Johnny has since returned in several miniseries, some of which I’ve read and some of which I haven’t, as well as an ongoing series that ran from 2006-2009. I read and liked the first storyline in that series, but I prefer how Johnny’s original series ended. He defeated both his literal and metaphorical demons and got to go on with his life. Why saddle him with the Ghost Rider curse again?
Maybe Johnny Blaze had an impact on later writers, to the extent that they opted to use him again rather than just stick with Dan or introduce some new character.
By the way, I’m not the only one who felt that the internal struggle gave both the title and the characters a certain appeal. The final issue of the 1972-1983 run of Ghost Rider contains an essay by writer J. M. DeMatteis called “Travels with Zarathos or Johnny We Hardly Knew Ye.” In that essay, DeMatteis, who came on board as writer with issue #74, wrote that one thing that drew him to Johnny and Zarathos is that the latter was, “the personification of man’s eternal grappling with the evil within.”
Exactly. Johnny’s internal struggle is one thing that made Ghost Rider great in its last several months.
DeMatteis also pondered where the series might have gone had it continued. He pointed out that Zarathos, personifying Evil, was the catalyst in Blaze’s transformation from self doubt to certainty and self awareness, perhaps even self assurance.
A movie version of Ghost Rider starring Nicolas Cage as Johnny Blaze and Eva Mendes as Roxanne Simpson appeared in 2007. It conflated elements of both the Johnny Blaze and Dan Ketch series. It also made the non-supernatural Western Ghost Rider character, who pre-dated Johnny Blaze, a part of the same mythos. In the comics, school teacher Carter Slade (originally Marshal Rex Fury in a 1950s Ghost Rider series published by Magazine Enterprises before Marvel published its western version in 1967) used theatricality to give the impression he had supernatural powers. In the film, Slade was the same type of Ghost Rider as Johnny Blaze.
In the movie, Johnny’s father, Barton Blaze (Brett Cullen), is dying of cancer, not Crash Simpson. And Johnny— a teenager at the time (Matt Long)— doesn’t summon the “Devil”/Mephisto. Instead, Mephistopheles (Peter Fonda) comes to him. What’s more, Johnny never actually agrees to the deal. He’s just looking at the contract (which is in Latin) when it cuts him and spills his blood on it. He should have hired a lawyer. Given how the legal system works, the case would have been tied up for millennia.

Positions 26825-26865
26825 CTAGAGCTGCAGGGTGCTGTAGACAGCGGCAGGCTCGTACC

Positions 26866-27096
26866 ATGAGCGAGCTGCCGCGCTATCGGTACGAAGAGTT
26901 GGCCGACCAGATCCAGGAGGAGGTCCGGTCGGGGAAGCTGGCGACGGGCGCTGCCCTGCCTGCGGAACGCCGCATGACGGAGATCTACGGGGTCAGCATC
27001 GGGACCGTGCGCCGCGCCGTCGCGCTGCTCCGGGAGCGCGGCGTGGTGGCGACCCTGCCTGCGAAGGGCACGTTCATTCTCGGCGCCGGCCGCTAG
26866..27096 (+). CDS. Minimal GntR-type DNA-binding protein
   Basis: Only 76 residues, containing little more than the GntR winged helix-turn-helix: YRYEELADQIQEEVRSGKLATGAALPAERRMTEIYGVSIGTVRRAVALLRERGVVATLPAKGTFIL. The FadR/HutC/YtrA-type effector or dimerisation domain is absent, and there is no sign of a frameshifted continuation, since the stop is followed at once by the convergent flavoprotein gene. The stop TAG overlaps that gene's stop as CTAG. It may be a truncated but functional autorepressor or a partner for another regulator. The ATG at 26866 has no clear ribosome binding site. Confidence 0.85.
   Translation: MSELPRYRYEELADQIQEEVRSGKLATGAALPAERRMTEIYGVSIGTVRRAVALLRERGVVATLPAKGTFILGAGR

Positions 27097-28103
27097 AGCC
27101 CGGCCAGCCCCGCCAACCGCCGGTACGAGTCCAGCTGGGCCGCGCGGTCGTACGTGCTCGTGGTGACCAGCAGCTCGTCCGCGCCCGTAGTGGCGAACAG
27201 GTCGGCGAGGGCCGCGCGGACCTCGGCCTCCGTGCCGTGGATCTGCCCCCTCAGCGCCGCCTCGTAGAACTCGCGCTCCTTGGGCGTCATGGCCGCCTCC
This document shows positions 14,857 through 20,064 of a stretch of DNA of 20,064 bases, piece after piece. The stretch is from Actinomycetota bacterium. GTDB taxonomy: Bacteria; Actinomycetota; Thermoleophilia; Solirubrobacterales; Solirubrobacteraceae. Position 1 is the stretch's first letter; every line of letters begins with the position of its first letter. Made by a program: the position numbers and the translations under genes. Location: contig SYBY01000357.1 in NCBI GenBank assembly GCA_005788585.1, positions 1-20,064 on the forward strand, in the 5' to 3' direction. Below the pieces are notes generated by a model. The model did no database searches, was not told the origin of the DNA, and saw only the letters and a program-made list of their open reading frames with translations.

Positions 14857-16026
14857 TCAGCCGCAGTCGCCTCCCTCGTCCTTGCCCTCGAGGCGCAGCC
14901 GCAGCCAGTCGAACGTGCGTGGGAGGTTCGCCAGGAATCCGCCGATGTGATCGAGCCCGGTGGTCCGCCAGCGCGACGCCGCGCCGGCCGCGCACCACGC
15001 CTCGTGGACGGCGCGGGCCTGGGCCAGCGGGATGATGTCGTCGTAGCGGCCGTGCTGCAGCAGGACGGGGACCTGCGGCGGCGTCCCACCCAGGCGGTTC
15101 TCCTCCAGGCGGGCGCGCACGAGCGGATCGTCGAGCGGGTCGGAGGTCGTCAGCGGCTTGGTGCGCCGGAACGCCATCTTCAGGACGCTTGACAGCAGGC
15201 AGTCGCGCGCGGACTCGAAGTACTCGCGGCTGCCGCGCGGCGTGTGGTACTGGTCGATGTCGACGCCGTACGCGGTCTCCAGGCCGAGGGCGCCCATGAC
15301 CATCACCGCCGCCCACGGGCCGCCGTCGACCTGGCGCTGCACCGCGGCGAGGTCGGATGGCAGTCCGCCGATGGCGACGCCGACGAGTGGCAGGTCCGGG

Also, in the film, Johnny first becomes the Ghost Rider decades later, not the night he makes the deal.
The movie had both good and bad points and a sequel, Ghost Rider Spirit of Vengeance, was released in 2012.
When the 2007 film came out, I expressed a hope that a sequel would show at least something of the internal conflict between Johnny and the demon within him. I finally got around to watching Ghost Rider Spirit of Vengeance earlier this month (for the record, it’s not as good). While it established that the demon within Johnny was Zarathos, it didn’t address an internal struggle between the two. It did, however, state that Zarathos had originally been an angel of justice who was tricked, captured, brought down into Hell, corrupted and driven insane.
It’s implied that by the end of the movie the “spirit of justice” aspect of Zarathos has been reawakened. If there’s ever a third film, Zarathos’ definition of justice might not match with Johnny’s, leading to conflict between the two.
If there’s ever another Ghost Rider film— whether a third in this series or a reboot— I’d hope it would address the internal conflict between Johnny Blaze and Zarathos on top of whatever external foes he/they face. It’d be a more interesting than if he just fought bad guys.
Johnny Blaze’s original adventures can be read in The Essential Ghost Rider Vols. 1-4. The stories are reprinted in black and white, but the volumes are affordably priced.
Copyright 2015 Patrick Keating